We are definitely in a different universe than the canon universe. All of the characters are 16 or however old high school kids are. They are within the high school range and they do have the same kind of powers that they have in the canon world. We think of it as, they have the same DNA but they have different life experiences and they're going about their Super High experience in different ways.

We know that, in the canon world, Poison Ivy doesn't get her powers until later on in life, but she's in high school here and she has her powers. We definitely have changed that story, but we really want to maintain the essence of the characters and make sure that their base personalities come through while maintaining that ... What happens to us in life does, obviously, make us different.

So someone like Harley, she doesn't have all those experiences that led her to be a villain. Now she has a really supportive group of friends at High School and how does that change her? How does that make her a better person? Instead of choosing to be a villain, she's choosing to be a hero.

One of the things I talked with the Tiny Titans guys, about back in the day, was the challenges of writing superhero stories in an environment where you're writing them for kids and you don't really want them to be super violent. You don't want the fight scenes to be all that brutal. How do you make something like a super villain coming in and needing to be beaten visually compelling when, in the back of your head, you're sitting there going, "I really don't want this to be violent."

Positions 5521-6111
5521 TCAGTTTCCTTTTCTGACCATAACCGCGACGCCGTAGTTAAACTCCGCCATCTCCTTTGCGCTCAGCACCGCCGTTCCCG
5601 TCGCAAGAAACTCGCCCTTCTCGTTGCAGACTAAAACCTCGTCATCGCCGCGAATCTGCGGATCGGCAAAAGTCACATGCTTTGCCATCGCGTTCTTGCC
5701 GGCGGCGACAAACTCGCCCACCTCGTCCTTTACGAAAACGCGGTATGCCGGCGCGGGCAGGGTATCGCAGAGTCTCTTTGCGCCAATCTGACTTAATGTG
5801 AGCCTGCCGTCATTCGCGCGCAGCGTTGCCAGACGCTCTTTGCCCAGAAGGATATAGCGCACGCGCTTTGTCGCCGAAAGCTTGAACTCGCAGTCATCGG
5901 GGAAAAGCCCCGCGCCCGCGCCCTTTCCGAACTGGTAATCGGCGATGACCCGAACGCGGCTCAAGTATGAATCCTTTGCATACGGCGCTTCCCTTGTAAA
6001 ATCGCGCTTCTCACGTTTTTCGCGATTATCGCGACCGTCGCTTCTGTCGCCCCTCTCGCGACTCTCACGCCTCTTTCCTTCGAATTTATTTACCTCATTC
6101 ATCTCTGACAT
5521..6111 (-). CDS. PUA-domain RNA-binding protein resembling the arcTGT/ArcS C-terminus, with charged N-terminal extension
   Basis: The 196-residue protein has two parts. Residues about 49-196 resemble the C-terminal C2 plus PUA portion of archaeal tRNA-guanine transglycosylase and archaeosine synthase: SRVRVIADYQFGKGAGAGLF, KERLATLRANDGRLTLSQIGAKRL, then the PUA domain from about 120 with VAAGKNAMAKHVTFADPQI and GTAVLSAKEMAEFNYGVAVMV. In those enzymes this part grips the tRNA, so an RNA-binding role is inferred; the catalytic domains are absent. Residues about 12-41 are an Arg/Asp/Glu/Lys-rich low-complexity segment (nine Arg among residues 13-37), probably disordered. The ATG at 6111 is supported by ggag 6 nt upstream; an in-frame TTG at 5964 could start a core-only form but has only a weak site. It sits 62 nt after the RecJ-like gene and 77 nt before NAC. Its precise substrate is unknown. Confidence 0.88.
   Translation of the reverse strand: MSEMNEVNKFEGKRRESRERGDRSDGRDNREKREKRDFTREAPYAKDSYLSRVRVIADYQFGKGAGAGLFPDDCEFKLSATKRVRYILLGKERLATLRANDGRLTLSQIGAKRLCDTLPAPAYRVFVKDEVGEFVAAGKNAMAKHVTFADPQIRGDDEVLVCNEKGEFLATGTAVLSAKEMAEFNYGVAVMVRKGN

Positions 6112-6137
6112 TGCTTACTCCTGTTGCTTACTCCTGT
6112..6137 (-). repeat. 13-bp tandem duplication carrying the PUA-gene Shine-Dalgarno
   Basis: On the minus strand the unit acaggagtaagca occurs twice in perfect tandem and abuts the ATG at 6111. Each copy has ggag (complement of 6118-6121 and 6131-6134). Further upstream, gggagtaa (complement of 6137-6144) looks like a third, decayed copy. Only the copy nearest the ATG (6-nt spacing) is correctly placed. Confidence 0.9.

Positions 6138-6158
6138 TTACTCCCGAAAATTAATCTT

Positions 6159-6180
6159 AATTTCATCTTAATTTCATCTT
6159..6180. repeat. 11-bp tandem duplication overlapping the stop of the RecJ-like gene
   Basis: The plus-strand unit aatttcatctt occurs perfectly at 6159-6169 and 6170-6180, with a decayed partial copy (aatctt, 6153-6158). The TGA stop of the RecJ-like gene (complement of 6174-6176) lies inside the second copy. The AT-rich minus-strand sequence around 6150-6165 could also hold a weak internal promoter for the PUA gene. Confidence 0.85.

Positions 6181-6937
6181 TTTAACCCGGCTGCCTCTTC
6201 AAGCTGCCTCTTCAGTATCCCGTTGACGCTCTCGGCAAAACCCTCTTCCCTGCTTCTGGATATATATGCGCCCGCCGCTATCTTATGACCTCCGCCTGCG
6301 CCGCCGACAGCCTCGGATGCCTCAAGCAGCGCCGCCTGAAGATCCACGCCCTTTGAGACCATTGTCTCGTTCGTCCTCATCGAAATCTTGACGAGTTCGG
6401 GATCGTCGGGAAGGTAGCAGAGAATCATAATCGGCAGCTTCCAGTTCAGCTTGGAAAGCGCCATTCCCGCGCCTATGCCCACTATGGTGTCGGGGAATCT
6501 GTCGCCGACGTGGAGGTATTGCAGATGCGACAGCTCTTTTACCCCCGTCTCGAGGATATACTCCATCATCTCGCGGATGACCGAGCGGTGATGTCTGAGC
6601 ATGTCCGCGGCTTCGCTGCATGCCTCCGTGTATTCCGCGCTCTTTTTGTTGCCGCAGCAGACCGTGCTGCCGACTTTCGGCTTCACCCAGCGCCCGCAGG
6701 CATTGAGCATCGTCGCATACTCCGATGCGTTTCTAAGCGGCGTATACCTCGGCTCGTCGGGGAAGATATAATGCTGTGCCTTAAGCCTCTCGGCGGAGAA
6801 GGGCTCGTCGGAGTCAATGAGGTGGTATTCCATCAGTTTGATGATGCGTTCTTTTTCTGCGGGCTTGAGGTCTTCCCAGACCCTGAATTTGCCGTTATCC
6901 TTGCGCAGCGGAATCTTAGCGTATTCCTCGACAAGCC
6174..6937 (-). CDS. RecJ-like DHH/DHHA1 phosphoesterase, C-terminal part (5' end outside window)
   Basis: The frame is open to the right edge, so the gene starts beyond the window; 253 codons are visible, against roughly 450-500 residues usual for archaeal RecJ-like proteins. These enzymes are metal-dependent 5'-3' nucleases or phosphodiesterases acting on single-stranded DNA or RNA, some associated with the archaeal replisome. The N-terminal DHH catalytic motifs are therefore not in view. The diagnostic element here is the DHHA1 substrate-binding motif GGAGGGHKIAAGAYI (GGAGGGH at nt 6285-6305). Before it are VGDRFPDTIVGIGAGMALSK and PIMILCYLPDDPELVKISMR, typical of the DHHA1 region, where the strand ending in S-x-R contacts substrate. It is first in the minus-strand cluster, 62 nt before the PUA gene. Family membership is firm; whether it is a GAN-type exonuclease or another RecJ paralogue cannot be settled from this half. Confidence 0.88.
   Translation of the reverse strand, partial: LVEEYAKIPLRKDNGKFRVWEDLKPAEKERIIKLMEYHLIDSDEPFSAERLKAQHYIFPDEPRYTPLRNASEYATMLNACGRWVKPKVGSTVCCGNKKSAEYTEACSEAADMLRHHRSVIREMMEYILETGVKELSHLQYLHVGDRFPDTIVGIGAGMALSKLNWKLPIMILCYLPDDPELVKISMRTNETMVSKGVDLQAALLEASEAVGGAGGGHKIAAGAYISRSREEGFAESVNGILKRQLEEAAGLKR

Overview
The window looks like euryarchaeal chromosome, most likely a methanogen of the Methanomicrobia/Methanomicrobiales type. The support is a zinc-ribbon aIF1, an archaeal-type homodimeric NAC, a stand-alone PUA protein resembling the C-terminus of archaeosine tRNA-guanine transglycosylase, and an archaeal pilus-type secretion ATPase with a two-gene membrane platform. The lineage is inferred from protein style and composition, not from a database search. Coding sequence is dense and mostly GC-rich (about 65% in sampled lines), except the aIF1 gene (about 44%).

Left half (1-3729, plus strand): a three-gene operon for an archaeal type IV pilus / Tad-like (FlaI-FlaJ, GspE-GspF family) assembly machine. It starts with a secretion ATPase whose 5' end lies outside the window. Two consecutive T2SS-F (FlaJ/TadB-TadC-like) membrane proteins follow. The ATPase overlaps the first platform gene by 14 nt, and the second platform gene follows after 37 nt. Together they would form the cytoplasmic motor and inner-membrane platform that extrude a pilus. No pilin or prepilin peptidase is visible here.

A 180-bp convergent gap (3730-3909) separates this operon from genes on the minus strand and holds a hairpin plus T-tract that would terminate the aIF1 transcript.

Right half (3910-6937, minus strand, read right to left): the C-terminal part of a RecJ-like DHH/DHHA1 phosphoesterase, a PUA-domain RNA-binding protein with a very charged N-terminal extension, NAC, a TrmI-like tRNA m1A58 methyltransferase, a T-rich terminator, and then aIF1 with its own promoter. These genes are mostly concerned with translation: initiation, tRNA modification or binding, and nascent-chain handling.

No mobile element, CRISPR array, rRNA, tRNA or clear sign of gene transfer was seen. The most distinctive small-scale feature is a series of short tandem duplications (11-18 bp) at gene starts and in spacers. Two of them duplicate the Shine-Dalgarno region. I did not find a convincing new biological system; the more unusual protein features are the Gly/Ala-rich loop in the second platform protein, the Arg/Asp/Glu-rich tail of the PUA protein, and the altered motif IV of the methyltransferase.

You know, I would say we don't shy away from action. It's very much about the heroes using their powers and being able to really show off their super strengths or their ability to shoot lasers from their eyes or whatever, whatever their specific powers are. We're certainly not violent, but we...punches are thrown.

We're very careful about making it appropriate for this level of audience, for girls 6 to 12, but we are embracing the action side of superheroes as well. We want to make sure that they are using their powers in clever ways to defeat the enemy, and sometimes that is to use brute strength.

One of the things that strikes me about this project is it's coming, first of all, at the same time as Supergirl. Secondly, there's this larger cultural discussion about female action heroes. Are you sometimes baffled by the backlash for projects like this?

It's totally baffling when there are people who don't want that. I don't know how to respond to those people because there is obviously something very deeply ingrained into their value system. We are trying to inspire young girls and show them that they can be the heroes of their own story and they can have a prominent place within the superhero mythologies. We think that we're doing something good.

Do you think it's also helpful to be pitching to young girls at a time when there's the PG-13 content on TV, in the movies, and on toy shelves for them to grow into and compare and contrast against? Certainly for older kids, or boys, or whoever, you've got Batman V Superman literally on the next endcap at Target.

Absolutely. We think that it's not just for girls. It's for everyone. Whether you're a boy or a girl, you can appreciate good storytelling and fun animation and all those great things. I think there is a lot of crossover. I've seen a lot of people have sent me tweets of boys playing with the action figures and with their action figures. It's been really fun to see things like that, and I think our action figures fit in just fine with Batman and Superman and everyone else.

I think we've really played up that it's a world where girls and boys exists and it's inclusive and it's diverse. We want everybody, not just girls but boys to, to be able to see themselves represented and realize that superheroes are for everyone. It's not just for boys and it's not just for girls, but it's a world where we can all get along.